"Bachelorette Party" sheds some light on this, indirectly. When Schmidt lost weight, he also started acting differently, presumably acting like how he thought an alpha male should be rather than the sweet, kind, and caring Adorkable person he actually is. By the time of the show, he's all but forgotten what he was like before and it takes ex-girlfriend Elizabeth (the only girl he's been in a long term relationship with) and the impending wedding of Cece and Shivrang for him to start to realize that.
In a later episode, Schmidt clarifies a little. He notes how when he was overweight, people - especially girls - never really noticed him. But once he lost weight and people started noticing him, he just didn't know how to respond to that because he didn't have any experience or frame of reference.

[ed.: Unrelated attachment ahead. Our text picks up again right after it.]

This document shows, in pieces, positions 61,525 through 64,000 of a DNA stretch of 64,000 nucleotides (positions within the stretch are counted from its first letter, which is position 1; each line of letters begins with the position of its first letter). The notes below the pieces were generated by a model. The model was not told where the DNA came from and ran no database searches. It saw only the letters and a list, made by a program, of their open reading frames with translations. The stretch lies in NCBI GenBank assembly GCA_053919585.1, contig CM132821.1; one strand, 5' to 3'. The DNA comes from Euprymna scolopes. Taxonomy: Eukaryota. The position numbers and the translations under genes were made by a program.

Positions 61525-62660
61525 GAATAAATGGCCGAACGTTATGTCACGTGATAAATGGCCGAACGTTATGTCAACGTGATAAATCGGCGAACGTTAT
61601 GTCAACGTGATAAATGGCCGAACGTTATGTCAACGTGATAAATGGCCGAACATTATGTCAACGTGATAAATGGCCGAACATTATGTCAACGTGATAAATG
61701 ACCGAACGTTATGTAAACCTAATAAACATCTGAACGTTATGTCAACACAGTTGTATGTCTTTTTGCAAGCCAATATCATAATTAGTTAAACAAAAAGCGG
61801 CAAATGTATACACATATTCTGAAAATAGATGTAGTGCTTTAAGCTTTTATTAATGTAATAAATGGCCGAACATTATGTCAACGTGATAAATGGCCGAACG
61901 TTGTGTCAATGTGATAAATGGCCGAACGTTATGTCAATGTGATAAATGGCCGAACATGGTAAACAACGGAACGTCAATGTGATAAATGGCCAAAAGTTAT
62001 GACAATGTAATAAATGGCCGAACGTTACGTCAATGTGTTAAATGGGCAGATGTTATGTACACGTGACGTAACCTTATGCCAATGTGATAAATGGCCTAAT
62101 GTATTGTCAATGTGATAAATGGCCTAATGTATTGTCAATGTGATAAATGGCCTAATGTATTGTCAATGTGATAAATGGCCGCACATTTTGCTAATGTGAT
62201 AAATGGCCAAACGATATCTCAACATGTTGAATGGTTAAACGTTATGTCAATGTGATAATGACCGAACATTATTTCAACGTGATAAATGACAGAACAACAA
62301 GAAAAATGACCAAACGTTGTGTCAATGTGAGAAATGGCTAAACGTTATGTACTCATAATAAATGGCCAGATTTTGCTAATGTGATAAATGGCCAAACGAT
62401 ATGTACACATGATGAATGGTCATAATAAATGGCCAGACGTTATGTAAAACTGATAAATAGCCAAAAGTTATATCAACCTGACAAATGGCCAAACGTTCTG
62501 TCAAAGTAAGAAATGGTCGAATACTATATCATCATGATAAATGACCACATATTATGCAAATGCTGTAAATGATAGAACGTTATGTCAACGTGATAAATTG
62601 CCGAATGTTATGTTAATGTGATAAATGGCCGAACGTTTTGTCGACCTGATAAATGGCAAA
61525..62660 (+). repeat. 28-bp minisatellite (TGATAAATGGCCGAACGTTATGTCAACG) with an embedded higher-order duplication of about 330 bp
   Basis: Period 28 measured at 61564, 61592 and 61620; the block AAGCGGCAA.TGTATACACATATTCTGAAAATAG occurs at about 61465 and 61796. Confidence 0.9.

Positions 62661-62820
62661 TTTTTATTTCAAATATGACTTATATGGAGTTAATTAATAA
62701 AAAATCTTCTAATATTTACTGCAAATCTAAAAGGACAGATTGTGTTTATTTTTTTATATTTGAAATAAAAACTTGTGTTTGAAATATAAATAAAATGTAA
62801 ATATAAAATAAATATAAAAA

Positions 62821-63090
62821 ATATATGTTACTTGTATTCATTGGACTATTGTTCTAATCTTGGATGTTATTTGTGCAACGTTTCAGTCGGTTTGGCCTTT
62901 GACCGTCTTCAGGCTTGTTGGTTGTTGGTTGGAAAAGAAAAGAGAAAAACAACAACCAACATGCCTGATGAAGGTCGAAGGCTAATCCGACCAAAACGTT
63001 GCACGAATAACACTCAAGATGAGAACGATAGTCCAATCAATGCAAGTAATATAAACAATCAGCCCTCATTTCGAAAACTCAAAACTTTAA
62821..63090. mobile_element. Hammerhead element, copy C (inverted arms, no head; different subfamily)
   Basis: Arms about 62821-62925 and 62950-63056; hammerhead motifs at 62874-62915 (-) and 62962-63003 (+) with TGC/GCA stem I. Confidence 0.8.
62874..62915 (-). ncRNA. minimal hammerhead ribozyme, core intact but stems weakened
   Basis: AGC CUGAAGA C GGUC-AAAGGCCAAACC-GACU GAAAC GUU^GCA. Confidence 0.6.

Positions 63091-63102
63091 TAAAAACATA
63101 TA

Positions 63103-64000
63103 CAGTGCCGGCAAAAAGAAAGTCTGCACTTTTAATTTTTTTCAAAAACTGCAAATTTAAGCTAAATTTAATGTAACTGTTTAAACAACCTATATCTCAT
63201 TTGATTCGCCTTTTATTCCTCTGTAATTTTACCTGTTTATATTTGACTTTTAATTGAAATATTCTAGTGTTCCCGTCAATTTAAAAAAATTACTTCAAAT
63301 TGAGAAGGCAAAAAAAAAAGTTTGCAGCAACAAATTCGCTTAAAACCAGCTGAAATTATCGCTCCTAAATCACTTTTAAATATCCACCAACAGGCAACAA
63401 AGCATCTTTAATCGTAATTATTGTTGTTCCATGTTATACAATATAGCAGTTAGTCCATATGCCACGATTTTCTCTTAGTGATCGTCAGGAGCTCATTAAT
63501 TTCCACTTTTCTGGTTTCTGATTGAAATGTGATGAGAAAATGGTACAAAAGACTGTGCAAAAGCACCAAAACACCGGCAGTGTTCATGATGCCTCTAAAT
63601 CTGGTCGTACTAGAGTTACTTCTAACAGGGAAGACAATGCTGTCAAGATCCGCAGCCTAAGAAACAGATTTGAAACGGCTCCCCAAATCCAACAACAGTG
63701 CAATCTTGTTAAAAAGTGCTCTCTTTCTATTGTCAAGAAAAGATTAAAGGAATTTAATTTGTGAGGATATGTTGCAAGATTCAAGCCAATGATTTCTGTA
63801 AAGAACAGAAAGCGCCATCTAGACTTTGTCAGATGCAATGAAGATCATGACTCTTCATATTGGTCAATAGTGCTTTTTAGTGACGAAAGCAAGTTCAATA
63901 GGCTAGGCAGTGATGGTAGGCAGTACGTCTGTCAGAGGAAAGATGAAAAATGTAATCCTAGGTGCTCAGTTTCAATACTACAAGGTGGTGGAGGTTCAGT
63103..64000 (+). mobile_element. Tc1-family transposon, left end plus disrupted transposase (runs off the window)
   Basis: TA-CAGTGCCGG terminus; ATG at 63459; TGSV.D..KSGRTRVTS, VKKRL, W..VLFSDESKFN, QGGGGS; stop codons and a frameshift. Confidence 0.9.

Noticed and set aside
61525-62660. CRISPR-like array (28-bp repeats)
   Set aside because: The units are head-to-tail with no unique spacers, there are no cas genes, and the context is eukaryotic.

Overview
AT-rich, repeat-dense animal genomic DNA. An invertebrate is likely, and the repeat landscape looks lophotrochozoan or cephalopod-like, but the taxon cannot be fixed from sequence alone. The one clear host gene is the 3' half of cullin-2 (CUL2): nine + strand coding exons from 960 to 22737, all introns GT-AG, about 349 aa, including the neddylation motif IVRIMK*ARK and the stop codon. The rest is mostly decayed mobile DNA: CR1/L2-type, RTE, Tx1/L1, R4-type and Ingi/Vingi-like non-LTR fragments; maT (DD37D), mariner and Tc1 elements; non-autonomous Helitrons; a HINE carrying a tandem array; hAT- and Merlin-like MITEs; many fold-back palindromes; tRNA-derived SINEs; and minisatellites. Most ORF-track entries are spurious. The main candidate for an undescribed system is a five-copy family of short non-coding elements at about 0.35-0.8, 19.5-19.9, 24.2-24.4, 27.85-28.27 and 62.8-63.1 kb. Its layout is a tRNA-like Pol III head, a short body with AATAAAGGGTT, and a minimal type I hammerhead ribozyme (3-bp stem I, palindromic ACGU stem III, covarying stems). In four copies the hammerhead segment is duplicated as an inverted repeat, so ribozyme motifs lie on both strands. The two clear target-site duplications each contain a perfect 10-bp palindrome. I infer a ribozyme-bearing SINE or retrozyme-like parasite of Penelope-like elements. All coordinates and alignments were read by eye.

Jiggle Show: The girl dressed as a Native American in the pilot.
Just Friends: Nick and Jess for most of the first two seasons. Occasionally they'd get a side-eye from the people around them.
Sadie's wife Melissa is a lesbian version of this — crass, flirty, likes a drink.
Nick often goes for this type of girl.
Large Ham: Winston's strategy for getting a girl out of the apartment involves a dramatic monologue about his love affair with Nick.
Laughing Mad: "My shoes are filled with blood!" And then she cackles insanely before having to be carried away.
Law of Inverse Fertility: Played with in Cece herself. She figures she's got time and isn't interested in having kids or worried about how her reproductive system is doing, but when she finds out she's running out of time she gets scared she won't be able to have kids once she's ready.